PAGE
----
You usually start by laying face up. The therapist generally starts by works your scalp, neck and shoulders, using various massage strokes that include effleurage, kneading, friction, stretching and tapping.

When she’s finished with this area she will massage your arms and the front of your legs. When done with the back side, she holds the sheet up and looks away while you turn over onto your stomach and scoot up; then she quickly covers you again. The therapist then massages the back of each leg, hips ,back and generally finishes with your feet..

Some therapists work in a different order, and all have their own style and techniques. If you only have 60 minutes, you can also ask them to spend more time on a certain area. If the pressure is too light or too firm, you should speak up and ask the therapist to adjust it. Swedish massage usually includes some deeper work on areas of specific muscle tension.

Why It’s Called Swedish Massage

Swedish massage is based on the Western concepts of anatomy and physiology as. Both Swedish massage and physical therapy were pioneered by a Swedish physiologist, Per Henrik Ling (1776-1839)at the University of Stockholm.

In the early 19th century he developed a system called “Medical Gymnastics” which included movements performed by a therapist. These became the known as “Swedish movements” in Europe and “the Swedish Movement Cure” when they came to the U.S. in 1858. Today it is simply known as Swedish massage.

Swedish massage is the foundation for other types of Western massage, including sports massage, deep tissue massage and aromatherapy massage.

Firm Pressure/Deep Tissue Massage

What is deep tissue massage and how does it differ from deep/firm pressure massage

A deep or firm pressure massage is simply a Swedish massage using more aggressive pressure. This technique can still be applied as a full body treatment.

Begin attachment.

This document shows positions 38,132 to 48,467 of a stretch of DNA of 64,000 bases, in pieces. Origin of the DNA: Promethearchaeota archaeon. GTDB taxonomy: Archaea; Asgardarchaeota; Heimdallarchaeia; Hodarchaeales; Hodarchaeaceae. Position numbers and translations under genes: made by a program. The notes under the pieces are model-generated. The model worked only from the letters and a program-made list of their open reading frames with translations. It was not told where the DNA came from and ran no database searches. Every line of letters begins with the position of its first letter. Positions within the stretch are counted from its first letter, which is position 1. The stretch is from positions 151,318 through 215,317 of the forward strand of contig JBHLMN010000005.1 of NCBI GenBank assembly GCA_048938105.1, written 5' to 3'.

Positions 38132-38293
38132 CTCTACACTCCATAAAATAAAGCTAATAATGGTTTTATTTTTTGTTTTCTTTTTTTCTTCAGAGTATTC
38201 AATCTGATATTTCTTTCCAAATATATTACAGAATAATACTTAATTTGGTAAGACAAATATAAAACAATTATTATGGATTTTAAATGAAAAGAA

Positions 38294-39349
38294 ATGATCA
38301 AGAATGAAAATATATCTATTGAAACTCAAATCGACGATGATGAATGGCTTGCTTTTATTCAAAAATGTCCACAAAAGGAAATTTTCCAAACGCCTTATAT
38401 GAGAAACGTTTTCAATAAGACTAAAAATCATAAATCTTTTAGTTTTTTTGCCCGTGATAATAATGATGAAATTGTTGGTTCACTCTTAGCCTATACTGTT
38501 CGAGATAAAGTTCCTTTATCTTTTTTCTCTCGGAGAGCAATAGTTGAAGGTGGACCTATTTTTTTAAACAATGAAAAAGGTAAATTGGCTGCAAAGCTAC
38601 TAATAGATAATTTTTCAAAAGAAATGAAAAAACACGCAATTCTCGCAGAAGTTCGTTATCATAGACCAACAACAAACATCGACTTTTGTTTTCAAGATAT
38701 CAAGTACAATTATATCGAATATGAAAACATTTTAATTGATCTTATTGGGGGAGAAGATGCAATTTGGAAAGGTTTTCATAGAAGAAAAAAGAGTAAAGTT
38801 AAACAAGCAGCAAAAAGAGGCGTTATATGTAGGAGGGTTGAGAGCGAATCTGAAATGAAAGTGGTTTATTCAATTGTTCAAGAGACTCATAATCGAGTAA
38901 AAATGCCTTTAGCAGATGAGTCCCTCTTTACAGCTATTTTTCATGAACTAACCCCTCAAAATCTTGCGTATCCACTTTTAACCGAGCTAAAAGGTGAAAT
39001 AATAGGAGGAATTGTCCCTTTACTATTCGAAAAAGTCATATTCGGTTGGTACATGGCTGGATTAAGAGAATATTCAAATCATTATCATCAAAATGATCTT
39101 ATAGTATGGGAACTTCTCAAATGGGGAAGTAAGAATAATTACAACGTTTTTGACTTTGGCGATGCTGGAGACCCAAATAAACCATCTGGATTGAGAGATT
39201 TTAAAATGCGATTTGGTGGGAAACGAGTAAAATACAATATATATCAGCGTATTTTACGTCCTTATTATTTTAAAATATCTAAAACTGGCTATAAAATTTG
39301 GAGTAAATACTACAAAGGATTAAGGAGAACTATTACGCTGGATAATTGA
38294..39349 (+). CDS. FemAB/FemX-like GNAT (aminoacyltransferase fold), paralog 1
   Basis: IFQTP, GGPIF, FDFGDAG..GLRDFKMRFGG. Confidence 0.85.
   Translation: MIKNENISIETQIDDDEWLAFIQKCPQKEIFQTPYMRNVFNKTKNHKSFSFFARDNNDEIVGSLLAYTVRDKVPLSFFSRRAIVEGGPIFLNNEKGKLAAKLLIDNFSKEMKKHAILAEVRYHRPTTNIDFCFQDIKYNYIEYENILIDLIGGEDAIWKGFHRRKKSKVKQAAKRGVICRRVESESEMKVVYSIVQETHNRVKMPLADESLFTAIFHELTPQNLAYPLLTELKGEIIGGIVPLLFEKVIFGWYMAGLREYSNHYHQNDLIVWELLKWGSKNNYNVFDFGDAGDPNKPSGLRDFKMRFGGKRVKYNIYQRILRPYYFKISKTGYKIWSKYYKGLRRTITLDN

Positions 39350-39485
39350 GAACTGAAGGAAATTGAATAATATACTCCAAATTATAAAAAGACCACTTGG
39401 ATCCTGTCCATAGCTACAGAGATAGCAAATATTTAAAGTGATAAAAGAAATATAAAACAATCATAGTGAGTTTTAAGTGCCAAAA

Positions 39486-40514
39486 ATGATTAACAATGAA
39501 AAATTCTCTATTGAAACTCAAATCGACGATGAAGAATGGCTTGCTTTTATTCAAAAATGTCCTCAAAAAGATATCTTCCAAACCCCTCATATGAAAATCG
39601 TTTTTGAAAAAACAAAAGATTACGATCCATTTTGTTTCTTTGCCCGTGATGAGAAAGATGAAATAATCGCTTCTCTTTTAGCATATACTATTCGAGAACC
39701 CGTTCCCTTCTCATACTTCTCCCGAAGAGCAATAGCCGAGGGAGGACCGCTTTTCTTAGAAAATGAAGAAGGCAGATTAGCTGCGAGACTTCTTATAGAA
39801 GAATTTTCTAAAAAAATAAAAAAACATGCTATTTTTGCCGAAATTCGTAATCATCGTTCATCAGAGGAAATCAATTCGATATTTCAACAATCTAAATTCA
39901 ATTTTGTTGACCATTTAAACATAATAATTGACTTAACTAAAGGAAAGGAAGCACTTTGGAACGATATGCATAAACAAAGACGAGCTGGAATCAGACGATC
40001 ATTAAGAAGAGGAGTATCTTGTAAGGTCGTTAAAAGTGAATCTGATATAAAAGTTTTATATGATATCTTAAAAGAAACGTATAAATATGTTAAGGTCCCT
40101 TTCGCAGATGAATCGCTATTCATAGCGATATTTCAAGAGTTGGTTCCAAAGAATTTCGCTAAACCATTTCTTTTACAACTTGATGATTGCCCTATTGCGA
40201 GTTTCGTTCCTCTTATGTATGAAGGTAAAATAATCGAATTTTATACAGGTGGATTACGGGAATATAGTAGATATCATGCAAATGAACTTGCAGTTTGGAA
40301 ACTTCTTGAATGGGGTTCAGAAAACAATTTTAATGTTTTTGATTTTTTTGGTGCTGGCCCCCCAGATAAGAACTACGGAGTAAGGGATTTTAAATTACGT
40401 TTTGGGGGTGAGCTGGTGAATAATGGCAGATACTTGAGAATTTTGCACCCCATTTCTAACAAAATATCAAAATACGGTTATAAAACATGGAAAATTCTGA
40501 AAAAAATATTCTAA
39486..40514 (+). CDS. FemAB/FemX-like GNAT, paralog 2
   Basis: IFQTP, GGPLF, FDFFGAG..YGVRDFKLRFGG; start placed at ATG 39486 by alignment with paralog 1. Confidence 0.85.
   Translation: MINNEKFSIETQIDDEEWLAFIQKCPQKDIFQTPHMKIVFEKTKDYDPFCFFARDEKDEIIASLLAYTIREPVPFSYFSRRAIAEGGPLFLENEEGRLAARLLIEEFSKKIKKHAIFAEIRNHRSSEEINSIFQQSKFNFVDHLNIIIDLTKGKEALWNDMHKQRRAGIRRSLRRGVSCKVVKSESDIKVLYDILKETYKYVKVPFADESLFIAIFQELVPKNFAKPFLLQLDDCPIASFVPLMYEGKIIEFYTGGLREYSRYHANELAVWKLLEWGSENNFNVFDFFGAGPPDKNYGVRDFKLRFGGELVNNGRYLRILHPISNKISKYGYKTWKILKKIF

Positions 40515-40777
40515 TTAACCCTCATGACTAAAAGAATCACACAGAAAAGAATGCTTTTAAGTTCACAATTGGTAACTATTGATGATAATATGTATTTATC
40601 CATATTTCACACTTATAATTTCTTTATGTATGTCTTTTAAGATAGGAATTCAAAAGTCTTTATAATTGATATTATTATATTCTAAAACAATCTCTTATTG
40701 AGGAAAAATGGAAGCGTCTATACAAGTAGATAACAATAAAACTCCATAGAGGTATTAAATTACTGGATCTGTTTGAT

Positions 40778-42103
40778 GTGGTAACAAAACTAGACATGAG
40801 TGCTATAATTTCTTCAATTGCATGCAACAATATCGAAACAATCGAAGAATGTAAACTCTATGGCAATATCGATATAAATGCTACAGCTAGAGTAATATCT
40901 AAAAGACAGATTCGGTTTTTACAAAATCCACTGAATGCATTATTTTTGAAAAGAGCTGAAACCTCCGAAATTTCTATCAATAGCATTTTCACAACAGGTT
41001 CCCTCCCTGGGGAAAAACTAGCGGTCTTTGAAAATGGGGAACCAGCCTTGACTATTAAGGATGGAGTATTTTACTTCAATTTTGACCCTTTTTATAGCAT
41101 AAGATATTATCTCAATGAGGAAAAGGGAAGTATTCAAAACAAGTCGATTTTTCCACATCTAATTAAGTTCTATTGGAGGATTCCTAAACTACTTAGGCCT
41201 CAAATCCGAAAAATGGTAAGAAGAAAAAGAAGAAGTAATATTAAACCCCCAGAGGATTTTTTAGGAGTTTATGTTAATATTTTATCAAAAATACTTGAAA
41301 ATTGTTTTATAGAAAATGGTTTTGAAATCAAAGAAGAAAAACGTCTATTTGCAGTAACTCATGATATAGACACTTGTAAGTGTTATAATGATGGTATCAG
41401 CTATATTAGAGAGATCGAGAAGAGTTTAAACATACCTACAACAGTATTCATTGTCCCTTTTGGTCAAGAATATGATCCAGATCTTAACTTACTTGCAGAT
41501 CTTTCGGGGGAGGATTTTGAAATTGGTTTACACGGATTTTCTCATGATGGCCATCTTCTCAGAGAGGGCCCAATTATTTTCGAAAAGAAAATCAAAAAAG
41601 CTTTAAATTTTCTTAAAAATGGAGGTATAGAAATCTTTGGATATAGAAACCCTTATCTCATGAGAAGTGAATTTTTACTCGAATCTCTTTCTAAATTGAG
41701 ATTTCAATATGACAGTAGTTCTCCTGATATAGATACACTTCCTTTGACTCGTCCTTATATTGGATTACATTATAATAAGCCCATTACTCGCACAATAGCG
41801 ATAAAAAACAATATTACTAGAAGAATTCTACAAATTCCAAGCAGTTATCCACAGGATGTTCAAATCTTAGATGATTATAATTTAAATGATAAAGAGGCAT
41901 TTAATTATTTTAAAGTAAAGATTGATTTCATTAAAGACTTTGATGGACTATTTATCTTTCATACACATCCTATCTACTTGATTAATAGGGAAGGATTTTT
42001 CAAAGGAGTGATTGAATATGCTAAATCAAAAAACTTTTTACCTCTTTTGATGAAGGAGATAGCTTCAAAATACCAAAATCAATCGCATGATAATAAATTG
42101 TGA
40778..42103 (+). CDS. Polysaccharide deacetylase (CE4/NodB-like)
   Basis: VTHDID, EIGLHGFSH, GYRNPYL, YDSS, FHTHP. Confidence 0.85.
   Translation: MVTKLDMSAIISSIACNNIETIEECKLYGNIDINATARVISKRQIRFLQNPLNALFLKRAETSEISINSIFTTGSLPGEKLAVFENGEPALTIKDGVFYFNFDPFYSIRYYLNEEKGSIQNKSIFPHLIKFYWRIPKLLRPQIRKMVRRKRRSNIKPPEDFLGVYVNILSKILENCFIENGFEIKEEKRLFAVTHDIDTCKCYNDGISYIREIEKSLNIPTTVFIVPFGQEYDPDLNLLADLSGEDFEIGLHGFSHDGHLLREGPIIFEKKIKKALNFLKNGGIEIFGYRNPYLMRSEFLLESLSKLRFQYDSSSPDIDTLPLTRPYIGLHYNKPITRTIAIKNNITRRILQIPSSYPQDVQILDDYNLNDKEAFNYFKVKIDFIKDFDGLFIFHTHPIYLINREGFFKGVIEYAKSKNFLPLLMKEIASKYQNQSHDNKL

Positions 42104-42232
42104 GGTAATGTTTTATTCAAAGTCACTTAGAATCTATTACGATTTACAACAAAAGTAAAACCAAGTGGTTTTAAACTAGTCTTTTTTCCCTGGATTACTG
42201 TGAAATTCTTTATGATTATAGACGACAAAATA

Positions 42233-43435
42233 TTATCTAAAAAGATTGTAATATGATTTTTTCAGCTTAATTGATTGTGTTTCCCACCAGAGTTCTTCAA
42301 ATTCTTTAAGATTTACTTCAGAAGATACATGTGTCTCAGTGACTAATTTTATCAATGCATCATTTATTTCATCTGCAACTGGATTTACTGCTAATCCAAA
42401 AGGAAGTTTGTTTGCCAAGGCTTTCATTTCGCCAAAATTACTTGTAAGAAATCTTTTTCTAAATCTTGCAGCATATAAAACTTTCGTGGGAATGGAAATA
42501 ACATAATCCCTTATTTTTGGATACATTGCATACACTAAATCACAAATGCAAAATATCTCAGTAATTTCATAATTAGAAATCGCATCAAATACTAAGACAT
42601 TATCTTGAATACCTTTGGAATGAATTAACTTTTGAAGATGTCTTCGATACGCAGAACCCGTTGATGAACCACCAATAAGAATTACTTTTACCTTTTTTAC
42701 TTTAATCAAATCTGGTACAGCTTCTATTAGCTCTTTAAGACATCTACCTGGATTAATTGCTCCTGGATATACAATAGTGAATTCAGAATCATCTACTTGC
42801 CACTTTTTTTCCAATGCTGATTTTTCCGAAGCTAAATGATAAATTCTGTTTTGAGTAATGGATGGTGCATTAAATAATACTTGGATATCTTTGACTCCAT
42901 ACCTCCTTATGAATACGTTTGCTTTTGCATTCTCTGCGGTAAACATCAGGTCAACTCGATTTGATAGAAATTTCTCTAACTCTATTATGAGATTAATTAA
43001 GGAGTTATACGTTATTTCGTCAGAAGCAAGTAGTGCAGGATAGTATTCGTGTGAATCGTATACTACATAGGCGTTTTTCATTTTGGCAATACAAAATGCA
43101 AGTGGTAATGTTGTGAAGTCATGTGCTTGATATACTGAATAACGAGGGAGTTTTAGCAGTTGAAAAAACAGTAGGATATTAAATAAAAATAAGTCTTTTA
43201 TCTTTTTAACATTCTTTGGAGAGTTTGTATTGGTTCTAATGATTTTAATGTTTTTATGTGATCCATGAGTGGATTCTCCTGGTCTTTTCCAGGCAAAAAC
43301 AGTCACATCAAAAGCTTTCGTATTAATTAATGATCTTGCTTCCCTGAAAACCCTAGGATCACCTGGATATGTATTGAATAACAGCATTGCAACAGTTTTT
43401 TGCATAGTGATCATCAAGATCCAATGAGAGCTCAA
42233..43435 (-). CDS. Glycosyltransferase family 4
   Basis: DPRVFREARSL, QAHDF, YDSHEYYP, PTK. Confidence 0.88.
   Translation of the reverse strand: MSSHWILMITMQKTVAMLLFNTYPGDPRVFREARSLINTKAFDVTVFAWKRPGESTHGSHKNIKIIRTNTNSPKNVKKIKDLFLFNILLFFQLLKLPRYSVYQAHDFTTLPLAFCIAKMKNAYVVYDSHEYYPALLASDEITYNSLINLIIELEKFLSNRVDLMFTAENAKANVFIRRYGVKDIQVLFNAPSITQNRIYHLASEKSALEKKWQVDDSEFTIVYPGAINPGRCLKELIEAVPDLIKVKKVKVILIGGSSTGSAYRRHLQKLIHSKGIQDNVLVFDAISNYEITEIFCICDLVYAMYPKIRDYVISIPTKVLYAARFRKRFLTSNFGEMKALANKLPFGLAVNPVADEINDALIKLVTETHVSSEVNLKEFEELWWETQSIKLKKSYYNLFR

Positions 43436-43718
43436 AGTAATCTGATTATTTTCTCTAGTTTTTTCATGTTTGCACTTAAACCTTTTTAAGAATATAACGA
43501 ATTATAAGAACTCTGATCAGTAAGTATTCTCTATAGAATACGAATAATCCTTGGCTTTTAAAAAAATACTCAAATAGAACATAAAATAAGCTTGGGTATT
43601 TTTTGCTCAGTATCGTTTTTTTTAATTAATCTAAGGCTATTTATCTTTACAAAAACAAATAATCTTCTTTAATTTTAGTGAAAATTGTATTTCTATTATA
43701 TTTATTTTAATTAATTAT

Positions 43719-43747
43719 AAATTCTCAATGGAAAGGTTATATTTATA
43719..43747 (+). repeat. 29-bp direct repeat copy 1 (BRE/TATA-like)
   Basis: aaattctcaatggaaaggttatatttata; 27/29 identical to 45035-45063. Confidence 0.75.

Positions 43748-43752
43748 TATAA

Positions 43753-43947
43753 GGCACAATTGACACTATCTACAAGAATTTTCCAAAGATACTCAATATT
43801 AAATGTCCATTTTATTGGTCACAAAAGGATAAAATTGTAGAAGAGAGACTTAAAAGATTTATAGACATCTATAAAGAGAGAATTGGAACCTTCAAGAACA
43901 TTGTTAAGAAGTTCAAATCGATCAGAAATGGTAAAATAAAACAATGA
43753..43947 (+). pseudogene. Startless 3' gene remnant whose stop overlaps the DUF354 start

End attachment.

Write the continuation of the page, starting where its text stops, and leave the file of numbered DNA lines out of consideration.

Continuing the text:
Deep tissue massage is a type of massage therapy that focuses on realigning deeper layers of muscles and connective tissue. Deep tissue targets specific issues or areas.

It is especially helpful for chronically tense and contracted areas such as stiff necks, low back tightness, and sore shoulders.

Deep tissue can utilize firm pressure, but not necessarily. In fact such modalities such as CranioSacral Therapy use as little as 5 grams of pressure to effect tissue as deep as the dural tube surrounding the spinal cord. Deep tissue massage is rarely used as a full body treatment.

How does deep tissue massage work?

When there is chronic muscle tension or injury, there are usually adhesions (bands of painful, rigid tissue) in muscles, tendons, and ligaments.

Adhesions can block circulation and cause pain, limited movement, and inflammation.

Deep tissue massage works by physically breaking down these adhesions to relieve pain and restore normal movement. To do this, the massage therapist often uses direct deep pressure or friction applied across the grain of the muscles.

Will deep tissue massage hurt?

At certain points during the massage, some people find there is usually some discomfort and pain.

It is important to tell the massage therapist when things hurt and if any soreness or pain you experience is outside your comfort range.

There can be some stiffness or pain after a deep tissue massage, but it should subside within a day or so. The massage therapist may recommend applying ice to the area after the massage.

What conditions is deep tissue massage used for?

Unlike classic massage therapy, which is used for relaxation, deep tissue massage usually focuses on a specific problem, such as:

Chronic pain
Limited mobility
Recovery from injuries (e.g. whiplash, falls, sports injury)
Repetitive strain injury, such as carpal tunnel syndrome
Postural problems
Osteoarthritis pain
Fibromyalgia
Muscle tension or spasm

Deep tissue massage also received a top ranking for fibromyalgia pain.

People often notice improved range of motion immediately after a deep tissue massage.

What can I expect during my visit?

Massage therapists may use fingertips, knuckles, hands, elbows, and forearms during the deep tissue massage.

You may be asked to breathe deeply as the massage therapist works on certain tense areas.
It is important to drink plenty of water as you can after the massage to flush metabolic waste from the tissues.

Assisted Stretching

Based on Active Isolated Stretching (AIS), developed by Aaron L. Mattes, MS., R.K.T., L.M.T., of Sarasota, Florida, is a gentle method of stretching specific (isolated) muscles while requiring the active participation of the person being stretched.

Performing an Active Isolated Stretch of no longer than two seconds allows the target muscles to optimally lengthen without triggering the protective stretch reflex and subsequent reciprocal antagonistic muscle contraction as the isolated muscle achieves a state of relaxation. These stretches provide maximum benefit and can be accomplished without opposing tension or resulting trauma.

Myofascial Release